Want to learn how to live minimally without giving up all of your possessions? Here are 10 steps to implement today for a minimal lifestyle.


It’s no secret that life in today’s society is pretty hectic. Owning a large home with tons of stuff is a luxury, but it comes with tons of responsibilities and bills to pay, plus the need to hold down a time and energy-consuming job to afford it all. Sure enough, keeping up with this lifestyle quickly becomes a job in itself— and a cycle that’s difficult to break. 

This exhaustion with modern life can be a major reason why people are interested in learning how to live minimally. Simply put: Living simpler removes some of this everyday stress by pushing against the constant chase for “more.” But how does one achieve a minimalist mentality? Is it possible (or even feasible) to change your lifestyle to minimalist overnight? 

In this comprehensive guide, we’ll break down the idea of minimalist living and how you can try incorporating this outlook into your life in a way that’s actually helpful and manageable. (Read: without having to give up all of your physical possessions!) 

minimal living

Related: How to Declutter On a Budget: 5 Essential Decluttering Tips to Save Money

What is Minimalism?

As we move through our lives, it’s hard not to naturally crave more: More room, more money, more time. But what if you could create more for yourself and your family by doing the opposite and using less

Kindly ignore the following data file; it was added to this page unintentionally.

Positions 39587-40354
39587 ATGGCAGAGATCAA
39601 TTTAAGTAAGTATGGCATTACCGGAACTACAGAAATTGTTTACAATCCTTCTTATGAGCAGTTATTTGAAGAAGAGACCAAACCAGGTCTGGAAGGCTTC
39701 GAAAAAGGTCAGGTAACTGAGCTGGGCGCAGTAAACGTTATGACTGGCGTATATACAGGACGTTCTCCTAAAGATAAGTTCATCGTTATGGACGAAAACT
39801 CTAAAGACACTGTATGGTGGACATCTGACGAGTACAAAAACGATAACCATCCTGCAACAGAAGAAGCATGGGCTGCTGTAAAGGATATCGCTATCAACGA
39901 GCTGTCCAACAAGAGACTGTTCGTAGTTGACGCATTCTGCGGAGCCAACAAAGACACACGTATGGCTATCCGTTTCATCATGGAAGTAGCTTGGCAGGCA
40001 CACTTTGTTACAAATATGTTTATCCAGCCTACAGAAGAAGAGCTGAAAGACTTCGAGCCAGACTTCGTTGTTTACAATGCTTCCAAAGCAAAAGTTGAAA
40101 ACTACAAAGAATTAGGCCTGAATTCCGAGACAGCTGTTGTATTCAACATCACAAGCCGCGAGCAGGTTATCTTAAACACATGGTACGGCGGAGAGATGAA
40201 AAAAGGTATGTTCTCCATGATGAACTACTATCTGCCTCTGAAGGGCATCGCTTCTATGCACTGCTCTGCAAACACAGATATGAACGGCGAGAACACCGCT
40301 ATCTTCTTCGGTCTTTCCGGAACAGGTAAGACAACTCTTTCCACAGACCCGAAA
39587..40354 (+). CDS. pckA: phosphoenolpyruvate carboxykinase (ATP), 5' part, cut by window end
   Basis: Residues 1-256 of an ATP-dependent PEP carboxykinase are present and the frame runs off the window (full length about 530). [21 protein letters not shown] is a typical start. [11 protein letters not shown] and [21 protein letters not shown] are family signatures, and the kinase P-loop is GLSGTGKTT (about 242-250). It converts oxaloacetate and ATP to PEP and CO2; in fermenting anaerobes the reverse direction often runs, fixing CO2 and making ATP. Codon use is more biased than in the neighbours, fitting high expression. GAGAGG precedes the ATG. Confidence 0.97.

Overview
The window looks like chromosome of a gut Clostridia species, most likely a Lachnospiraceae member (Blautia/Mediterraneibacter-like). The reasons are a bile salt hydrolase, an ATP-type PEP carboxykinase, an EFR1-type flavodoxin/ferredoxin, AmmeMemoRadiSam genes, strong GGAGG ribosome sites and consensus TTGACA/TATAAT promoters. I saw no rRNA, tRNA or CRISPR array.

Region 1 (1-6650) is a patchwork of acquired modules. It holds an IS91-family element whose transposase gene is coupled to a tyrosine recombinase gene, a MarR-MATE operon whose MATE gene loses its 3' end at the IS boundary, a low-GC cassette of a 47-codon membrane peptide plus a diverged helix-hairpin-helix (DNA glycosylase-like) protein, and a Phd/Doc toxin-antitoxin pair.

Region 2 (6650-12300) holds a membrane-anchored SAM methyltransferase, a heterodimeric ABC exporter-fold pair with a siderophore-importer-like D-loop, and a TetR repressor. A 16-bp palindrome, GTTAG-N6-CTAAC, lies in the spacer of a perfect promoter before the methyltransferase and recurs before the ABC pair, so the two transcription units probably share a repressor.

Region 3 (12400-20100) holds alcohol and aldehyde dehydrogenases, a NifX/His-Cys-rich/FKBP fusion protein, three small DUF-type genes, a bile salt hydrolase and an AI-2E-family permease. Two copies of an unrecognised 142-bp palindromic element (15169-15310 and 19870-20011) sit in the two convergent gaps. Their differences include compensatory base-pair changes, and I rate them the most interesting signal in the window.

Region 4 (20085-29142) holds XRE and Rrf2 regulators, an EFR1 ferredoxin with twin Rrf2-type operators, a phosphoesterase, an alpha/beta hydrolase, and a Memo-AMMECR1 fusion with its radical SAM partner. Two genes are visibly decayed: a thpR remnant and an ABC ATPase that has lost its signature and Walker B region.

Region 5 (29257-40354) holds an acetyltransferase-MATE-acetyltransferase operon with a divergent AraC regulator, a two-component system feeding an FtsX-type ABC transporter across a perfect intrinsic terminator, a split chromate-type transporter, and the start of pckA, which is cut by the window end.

This is the basic premise of the popular movement toward minimalism. Minimalism is a life philosophy based on the understanding that anything unnecessary should be eliminated. Instead of focusing on “stuff” — meaningless possessions and gratuitous tasks, for example — a minimalist strives for a simpler, less cluttered life.

One thing that many people may not know: Minimalism began as a style of art! In these early stages of developing minimalism as an art form, artists simply removed any unnecessary elements in a piece to allow the essential elements to take center stage. Years later, the minimalist mentality mirrors exactly this when it’s put into practice as a life philosophy. By getting rid of the things that matter little in life, we are left with the things that matter most.

But do you have to give up all of your possessions to live a simpler lifestyle? Not necessarily. That you have to throw away all your belongings to truly be free and happy is a common misconception of minimalism. Living minimally is actually much easier than that.

What Does it Mean to Be a Minimalist?